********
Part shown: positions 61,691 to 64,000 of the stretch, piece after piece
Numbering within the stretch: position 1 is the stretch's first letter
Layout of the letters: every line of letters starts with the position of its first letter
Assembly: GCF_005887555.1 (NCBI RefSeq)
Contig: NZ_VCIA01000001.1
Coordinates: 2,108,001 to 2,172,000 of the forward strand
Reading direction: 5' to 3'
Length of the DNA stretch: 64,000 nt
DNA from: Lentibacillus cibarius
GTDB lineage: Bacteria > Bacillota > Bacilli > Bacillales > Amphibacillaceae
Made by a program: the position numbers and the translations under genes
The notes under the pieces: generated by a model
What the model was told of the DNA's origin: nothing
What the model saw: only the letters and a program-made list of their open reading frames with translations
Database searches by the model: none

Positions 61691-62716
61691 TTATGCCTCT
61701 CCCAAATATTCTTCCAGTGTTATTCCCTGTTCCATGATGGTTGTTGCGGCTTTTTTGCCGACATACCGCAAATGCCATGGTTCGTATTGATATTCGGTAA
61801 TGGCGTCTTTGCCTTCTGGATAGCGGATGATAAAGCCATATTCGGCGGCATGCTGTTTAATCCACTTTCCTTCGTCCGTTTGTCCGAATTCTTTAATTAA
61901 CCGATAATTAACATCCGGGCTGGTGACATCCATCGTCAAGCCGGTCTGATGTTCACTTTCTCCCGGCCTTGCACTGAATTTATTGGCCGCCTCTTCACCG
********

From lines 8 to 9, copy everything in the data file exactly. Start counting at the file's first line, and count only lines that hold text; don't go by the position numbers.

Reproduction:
Length of the DNA stretch: 64,000 nt
DNA from: Lentibacillus cibarius